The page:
Schools heading for structural changes
A plunge in the number of students has made it "unavoidable to adjust" the overall number of primary and secondary classes, Secretary for Education Kevin Yeung Yun-hung said yesterday.
Hong Kong Federation of Education Workers lawmaker Tang Fei said cross-boundary students have not been able to go to schools in the SAR for over two years, as borders between the mainland and Hong Kong closed due to the pandemic.
Apart from cross-boundary students dropping out, many schools have been facing class reductions and school closures. This is due to factors like the emigration wave, a low fertility rate and an insufficient number of school-age children in several districts, Tang said.
In a written reply to Tang, Yeung said it is anticipated that the gradual decrease in the future school-age population will be structural rather than transient. It remains unclear whether and when the birth rate in Hong Kong will rebound.
"We believe that, as the future school-age population will continue to drop, it is unavoidable to adjust the overall number of primary and secondary classes correspondingly," Yeung said.
He said the Education Bureau, being the body that sponsors government schools, will lead by example and formulate long-term development plans for government schools.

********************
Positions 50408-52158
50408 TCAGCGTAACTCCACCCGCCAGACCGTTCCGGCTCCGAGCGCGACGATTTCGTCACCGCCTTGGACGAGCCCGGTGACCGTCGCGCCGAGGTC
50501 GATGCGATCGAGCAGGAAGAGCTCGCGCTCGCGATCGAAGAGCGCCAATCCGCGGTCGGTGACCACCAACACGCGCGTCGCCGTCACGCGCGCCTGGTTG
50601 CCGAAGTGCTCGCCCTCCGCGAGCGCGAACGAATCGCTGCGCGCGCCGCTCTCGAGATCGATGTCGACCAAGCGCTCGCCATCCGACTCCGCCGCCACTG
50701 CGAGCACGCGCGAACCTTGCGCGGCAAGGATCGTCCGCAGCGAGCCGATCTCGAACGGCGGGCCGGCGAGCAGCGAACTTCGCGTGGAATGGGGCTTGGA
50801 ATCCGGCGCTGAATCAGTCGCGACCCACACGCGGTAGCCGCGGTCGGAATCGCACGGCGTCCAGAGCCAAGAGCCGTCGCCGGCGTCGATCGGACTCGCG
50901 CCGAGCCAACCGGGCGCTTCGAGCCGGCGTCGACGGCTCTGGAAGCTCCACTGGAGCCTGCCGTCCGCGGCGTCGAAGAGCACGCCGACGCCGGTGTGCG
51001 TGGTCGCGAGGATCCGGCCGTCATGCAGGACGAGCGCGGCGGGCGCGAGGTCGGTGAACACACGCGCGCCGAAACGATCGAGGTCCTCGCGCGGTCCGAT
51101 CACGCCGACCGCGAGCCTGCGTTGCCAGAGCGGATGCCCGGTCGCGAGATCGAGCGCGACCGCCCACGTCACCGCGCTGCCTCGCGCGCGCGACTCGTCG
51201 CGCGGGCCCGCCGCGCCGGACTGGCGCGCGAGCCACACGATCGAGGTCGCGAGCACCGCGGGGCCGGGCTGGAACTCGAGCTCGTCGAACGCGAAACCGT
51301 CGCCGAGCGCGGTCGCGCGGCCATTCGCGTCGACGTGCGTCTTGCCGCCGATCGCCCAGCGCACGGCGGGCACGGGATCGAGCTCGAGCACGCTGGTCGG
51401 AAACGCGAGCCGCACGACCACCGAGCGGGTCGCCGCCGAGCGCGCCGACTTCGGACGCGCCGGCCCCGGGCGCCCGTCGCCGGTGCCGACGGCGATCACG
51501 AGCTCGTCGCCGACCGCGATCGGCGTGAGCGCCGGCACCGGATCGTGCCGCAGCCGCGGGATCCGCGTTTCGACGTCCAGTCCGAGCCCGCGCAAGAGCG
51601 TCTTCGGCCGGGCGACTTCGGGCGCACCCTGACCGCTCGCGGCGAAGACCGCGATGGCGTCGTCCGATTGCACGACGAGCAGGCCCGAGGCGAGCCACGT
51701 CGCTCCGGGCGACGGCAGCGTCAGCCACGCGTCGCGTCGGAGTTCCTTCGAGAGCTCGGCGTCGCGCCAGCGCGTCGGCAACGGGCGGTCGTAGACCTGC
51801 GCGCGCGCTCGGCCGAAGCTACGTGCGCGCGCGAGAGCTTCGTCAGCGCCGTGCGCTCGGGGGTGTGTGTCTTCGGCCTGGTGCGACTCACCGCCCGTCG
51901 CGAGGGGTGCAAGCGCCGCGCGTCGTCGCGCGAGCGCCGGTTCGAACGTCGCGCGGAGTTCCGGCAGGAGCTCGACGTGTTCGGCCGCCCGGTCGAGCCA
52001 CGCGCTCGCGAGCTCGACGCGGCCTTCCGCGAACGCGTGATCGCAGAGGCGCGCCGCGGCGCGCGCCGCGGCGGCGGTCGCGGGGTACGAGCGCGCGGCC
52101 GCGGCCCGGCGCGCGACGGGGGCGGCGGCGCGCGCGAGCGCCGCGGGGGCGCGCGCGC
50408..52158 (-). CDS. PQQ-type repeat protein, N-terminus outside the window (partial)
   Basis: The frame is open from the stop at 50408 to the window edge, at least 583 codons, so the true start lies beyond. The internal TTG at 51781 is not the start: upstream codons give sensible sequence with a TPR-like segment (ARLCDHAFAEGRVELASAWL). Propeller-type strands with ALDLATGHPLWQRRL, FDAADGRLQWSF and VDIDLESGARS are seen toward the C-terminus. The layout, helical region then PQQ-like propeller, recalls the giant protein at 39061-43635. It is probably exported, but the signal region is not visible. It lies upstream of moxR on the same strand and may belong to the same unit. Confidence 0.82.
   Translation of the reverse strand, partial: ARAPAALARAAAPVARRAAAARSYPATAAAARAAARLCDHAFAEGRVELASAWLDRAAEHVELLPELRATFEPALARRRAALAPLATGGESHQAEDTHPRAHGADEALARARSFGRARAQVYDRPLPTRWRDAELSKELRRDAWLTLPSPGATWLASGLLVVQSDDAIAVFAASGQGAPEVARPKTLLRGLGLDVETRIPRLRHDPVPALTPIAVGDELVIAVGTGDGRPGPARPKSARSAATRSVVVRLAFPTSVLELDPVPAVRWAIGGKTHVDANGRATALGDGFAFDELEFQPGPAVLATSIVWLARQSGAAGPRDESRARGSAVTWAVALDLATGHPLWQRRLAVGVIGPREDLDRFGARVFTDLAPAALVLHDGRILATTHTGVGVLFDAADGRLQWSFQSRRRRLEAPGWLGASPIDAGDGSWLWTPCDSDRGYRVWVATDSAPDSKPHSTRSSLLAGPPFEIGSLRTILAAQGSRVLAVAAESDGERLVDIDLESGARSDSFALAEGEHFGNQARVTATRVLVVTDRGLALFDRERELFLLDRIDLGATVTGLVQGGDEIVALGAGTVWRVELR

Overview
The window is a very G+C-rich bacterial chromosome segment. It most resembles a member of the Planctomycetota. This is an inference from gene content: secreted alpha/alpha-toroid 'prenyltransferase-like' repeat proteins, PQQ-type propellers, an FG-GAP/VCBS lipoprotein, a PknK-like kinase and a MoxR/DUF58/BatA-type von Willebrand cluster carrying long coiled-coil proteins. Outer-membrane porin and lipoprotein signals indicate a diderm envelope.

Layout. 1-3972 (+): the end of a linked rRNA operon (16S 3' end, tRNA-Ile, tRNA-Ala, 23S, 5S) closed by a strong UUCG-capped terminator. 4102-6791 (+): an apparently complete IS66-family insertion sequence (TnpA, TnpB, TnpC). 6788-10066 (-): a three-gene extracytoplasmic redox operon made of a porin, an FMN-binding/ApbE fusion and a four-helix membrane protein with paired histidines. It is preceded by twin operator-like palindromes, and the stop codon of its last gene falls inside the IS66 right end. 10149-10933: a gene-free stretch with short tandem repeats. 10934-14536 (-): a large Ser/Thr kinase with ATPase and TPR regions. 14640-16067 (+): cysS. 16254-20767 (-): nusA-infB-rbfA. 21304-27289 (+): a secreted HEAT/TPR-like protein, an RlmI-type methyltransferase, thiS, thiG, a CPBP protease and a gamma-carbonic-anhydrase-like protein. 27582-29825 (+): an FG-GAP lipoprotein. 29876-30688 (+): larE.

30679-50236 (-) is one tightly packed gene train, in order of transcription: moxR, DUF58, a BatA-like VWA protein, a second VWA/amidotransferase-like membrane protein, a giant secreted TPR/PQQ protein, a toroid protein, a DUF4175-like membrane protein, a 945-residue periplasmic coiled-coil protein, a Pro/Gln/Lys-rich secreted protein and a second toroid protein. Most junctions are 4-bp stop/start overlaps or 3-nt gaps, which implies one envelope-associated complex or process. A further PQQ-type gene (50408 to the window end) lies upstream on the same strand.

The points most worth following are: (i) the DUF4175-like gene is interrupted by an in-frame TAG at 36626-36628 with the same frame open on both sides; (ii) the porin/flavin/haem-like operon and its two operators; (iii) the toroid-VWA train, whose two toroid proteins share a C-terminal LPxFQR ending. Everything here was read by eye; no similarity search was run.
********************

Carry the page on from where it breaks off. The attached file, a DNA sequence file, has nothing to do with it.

"The Education Bureau may cease the operation of schools with persistent under-enrollment, merge government schools as necessary or relocate schools in districts with a sizable surplus of school places to districts with excessive demand or new development areas."
Yeung also said small class teaching has been implemented in about 80 percent of public primary schools in the city. Another 11 schools will also adopt the small class arrangement from the next school year starting in September.
As for secondary schools, the bureau will review from 2025 the number of students allocated to each form one class, the criteria for the approval of classes and other related arrangements to address the structural situation of a persistent decrease in demand for places.